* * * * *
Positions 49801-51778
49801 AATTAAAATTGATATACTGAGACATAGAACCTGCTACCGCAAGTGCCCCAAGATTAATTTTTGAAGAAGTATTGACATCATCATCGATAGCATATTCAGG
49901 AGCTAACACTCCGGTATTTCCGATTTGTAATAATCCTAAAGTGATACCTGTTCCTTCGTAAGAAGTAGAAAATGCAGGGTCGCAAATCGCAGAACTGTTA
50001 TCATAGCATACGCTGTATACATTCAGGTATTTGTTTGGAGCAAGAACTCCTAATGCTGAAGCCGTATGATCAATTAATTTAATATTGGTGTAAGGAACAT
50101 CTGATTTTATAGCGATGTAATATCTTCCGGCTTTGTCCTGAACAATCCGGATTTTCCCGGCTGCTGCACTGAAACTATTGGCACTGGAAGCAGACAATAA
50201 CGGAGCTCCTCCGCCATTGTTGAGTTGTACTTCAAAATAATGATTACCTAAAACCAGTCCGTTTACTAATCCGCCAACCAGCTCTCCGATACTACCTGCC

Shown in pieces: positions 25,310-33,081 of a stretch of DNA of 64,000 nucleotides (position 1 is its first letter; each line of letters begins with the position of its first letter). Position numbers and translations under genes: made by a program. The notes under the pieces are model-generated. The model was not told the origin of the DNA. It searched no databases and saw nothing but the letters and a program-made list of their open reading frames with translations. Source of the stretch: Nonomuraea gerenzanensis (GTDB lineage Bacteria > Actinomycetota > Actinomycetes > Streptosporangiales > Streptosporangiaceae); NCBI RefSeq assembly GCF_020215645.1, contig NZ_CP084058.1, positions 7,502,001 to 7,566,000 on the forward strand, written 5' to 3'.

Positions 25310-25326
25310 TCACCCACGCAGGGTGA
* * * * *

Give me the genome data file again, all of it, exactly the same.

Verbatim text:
Positions 49801-51778
49801 AATTAAAATTGATATACTGAGACATAGAACCTGCTACCGCAAGTGCCCCAAGATTAATTTTTGAAGAAGTATTGACATCATCATCGATAGCATATTCAGG
49901 AGCTAACACTCCGGTATTTCCGATTTGTAATAATCCTAAAGTGATACCTGTTCCTTCGTAAGAAGTAGAAAATGCAGGGTCGCAAATCGCAGAACTGTTA
50001 TCATAGCATACGCTGTATACATTCAGGTATTTGTTTGGAGCAAGAACTCCTAATGCTGAAGCCGTATGATCAATTAATTTAATATTGGTGTAAGGAACAT
50101 CTGATTTTATAGCGATGTAATATCTTCCGGCTTTGTCCTGAACAATCCGGATTTTCCCGGCTGCTGCACTGAAACTATTGGCACTGGAAGCAGACAATAA
50201 CGGAGCTCCTCCGCCATTGTTGAGTTGTACTTCAAAATAATGATTACCTAAAACCAGTCCGTTTACTAATCCGCCAACCAGCTCTCCGATACTACCTGCC

Shown in pieces: positions 25,310-33,081 of a stretch of DNA of 64,000 nucleotides (position 1 is its first letter; each line of letters begins with the position of its first letter). Position numbers and translations under genes: made by a program. The notes under the pieces are model-generated. The model was not told the origin of the DNA. It searched no databases and saw nothing but the letters and a program-made list of their open reading frames with translations. Source of the stretch: Nonomuraea gerenzanensis (GTDB lineage Bacteria > Actinomycetota > Actinomycetes > Streptosporangiales > Streptosporangiaceae); NCBI RefSeq assembly GCF_020215645.1, contig NZ_CP084058.1, positions 7,502,001 to 7,566,000 on the forward strand, written 5' to 3'.

Positions 25310-25326
25310 TCACCCACGCAGGGTGA